Keeping Your Kalanchoes in Bloom Longer
This is one of the most popular succulents, and is often sold as a flowering potted plant year-round. Once you get your plant home, begin by taking time to remove the decorative foil or wrap from around the pot. As decorative as these may be, these will collect the moisture when you are watering the plant, resulting in root rot and plant decline.
Give the plant good care if possible. This will help to extend the blooming period. Regarding light, they do need a sunny spot.
Next, water your kalanchoe properly. Wait until the top of the potting soil dries out before you water. Then, add enough water so that the soil becomes moist and the surplus drains out of the bottom of the pot. Drain the pot well before placing it back on a saucer or into a cache pot.
Generally, the kalanchoes that we buy don’t need any fertilizer. This isn’t true for the ones that we grow at home. But, most of us just buy plants that are already in bloom.
Kalanchoes respond well to normal room temperatures, which would be in the 60’s or 70’s. Higher temperatures aren’t harmful. However, ones that are very low could affect the flowering period.
Under normal conditions, these plants can remain in bloom for a month to several months. However, there are some limiting factors that can bring an earlier decline.
First, be sure that you select plants that aren’t in full bloom when you are shopping. If the blossoms are completely opened, then it will quit earlier than one in which only ¼ to ½ of the buds are fully expanded.
When your plant doesn’t stay in bloom for as long as you would like, several things could have caused this to happen. The average blooming period extends anywhere from about 40 days up to 65 or more, depending on the cultivar. We choose plants based on the flower color and plant appearance, and not by cultivar. Yet, studies have shown that certain cultivars do indeed bloom much longer than others. A study found that one of the least durable was Debbie, a red flowering kalanchoe. Goldstrike, a cultivar with yellow flowers, matched Debbie by only remaining in bloom for about 39 days.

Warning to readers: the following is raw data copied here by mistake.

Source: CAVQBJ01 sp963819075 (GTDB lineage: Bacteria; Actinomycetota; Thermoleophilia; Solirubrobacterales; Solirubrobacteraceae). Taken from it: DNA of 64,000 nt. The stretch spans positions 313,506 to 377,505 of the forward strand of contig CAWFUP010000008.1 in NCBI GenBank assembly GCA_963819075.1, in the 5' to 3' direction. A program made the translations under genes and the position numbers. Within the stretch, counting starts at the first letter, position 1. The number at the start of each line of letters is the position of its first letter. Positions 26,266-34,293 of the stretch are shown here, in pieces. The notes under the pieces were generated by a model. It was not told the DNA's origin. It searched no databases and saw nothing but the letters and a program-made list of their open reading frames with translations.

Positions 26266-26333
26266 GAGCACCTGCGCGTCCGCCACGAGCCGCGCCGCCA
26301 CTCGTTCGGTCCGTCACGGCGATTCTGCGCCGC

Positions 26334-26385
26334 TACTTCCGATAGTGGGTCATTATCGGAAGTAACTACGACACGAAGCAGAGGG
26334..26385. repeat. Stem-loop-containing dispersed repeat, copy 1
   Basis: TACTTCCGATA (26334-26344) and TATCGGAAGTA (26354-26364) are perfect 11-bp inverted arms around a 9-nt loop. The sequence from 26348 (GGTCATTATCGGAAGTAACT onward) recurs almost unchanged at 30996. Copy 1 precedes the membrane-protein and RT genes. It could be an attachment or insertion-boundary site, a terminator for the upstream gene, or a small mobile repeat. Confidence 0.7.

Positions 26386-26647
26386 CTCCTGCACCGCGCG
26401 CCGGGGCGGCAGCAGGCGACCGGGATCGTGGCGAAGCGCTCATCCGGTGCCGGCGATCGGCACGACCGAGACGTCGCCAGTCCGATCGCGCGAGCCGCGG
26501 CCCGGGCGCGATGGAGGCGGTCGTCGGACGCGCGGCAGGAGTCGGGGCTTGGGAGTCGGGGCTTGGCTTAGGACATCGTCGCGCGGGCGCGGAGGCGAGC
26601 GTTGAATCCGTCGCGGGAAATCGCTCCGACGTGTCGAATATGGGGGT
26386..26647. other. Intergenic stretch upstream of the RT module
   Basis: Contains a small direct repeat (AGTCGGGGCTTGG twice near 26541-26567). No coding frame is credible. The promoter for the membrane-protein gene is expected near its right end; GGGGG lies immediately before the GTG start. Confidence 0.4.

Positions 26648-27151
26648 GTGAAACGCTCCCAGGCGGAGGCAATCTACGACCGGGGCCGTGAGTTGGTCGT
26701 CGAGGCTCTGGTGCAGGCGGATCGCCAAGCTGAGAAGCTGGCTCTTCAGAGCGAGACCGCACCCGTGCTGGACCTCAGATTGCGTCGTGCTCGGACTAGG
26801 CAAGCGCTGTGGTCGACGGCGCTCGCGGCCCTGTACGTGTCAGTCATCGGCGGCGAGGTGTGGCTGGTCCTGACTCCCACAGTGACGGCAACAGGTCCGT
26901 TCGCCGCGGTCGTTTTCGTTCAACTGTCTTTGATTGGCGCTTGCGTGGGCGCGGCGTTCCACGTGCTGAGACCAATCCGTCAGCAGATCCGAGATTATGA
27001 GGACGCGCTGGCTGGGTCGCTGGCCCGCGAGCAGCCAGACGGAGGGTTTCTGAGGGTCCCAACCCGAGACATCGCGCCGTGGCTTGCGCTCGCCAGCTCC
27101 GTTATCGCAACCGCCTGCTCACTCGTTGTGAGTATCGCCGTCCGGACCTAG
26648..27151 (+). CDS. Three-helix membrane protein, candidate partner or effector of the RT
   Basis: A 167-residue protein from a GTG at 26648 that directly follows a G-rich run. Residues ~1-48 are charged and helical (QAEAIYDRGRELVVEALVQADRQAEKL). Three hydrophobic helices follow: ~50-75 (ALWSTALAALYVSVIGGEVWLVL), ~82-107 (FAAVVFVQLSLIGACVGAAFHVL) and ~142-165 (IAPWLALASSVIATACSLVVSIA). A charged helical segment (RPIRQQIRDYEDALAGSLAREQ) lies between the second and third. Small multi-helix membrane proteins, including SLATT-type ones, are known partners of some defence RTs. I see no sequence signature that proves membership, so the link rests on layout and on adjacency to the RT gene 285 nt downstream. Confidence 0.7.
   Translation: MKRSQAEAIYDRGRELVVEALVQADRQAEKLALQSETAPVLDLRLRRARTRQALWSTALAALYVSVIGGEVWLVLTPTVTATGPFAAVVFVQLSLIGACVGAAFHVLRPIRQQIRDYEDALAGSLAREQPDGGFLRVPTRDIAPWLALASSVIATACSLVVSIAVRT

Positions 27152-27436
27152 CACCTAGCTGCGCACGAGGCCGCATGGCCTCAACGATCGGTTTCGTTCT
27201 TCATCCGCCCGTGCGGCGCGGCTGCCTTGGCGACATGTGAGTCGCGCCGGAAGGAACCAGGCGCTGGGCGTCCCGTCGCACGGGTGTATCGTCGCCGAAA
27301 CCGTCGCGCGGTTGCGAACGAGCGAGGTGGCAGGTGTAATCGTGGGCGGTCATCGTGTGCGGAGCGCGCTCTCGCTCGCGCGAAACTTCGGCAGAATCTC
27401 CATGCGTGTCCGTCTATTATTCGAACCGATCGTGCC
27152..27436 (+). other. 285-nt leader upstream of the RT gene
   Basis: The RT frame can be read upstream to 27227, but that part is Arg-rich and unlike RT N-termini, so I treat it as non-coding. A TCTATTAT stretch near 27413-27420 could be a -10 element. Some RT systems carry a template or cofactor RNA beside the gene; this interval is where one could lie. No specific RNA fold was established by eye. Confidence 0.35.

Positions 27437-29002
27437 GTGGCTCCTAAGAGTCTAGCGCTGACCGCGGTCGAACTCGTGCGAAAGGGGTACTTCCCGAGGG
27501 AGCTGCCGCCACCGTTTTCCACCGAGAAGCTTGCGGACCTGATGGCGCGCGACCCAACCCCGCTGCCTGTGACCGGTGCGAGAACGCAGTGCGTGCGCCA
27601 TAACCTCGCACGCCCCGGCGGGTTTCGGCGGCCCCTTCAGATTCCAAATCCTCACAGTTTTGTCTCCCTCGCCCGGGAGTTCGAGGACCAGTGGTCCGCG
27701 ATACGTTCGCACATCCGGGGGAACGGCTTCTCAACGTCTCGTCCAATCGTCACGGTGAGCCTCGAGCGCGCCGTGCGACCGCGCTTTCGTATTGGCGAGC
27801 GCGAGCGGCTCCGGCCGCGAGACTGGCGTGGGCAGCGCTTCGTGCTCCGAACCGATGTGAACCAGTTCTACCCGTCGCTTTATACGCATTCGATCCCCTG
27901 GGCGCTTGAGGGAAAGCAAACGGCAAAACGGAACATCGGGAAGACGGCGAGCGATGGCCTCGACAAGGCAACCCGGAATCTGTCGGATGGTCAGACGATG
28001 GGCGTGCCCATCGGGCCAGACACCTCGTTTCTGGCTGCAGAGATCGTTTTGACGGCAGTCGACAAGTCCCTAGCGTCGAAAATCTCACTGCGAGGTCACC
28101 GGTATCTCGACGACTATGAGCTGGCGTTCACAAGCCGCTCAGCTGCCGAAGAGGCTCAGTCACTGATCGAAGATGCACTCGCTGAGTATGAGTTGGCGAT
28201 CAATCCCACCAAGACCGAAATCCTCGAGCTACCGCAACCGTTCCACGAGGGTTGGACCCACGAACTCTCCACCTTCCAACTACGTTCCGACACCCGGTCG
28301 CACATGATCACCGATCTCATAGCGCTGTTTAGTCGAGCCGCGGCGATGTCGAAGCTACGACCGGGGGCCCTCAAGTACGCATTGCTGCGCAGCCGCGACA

At the other extreme, there is Nathalie, a salmon/peach that blooms for 66 days. This study looked at 28 different cultivars, and ranked them based on the length of their blooming period.
This study identified other factors that can affect the longevity. These factors occurred during the time the plant spent in the greenhouse where it was produced or en route to the retail stores where we purchase the plants. The amount of time the plant spent in transit was a critical issue.
The study found that these plants don’t need high quantities of fertilizer during production. In fact, less fertilizer turned out to be more favorable for longevity than higher levels.
The common flowering kalanchoes we buy are cultivars and hybrids of Kalanchoe blossfeldiana. The original species isn’t grown near as much as the improved types. The flowers of the species, which come in various shades of orange, red, and yellow, last for around three months. If you’re growing the species plant, it will need a rest period in which the amount of fertilizer and water is reduced.
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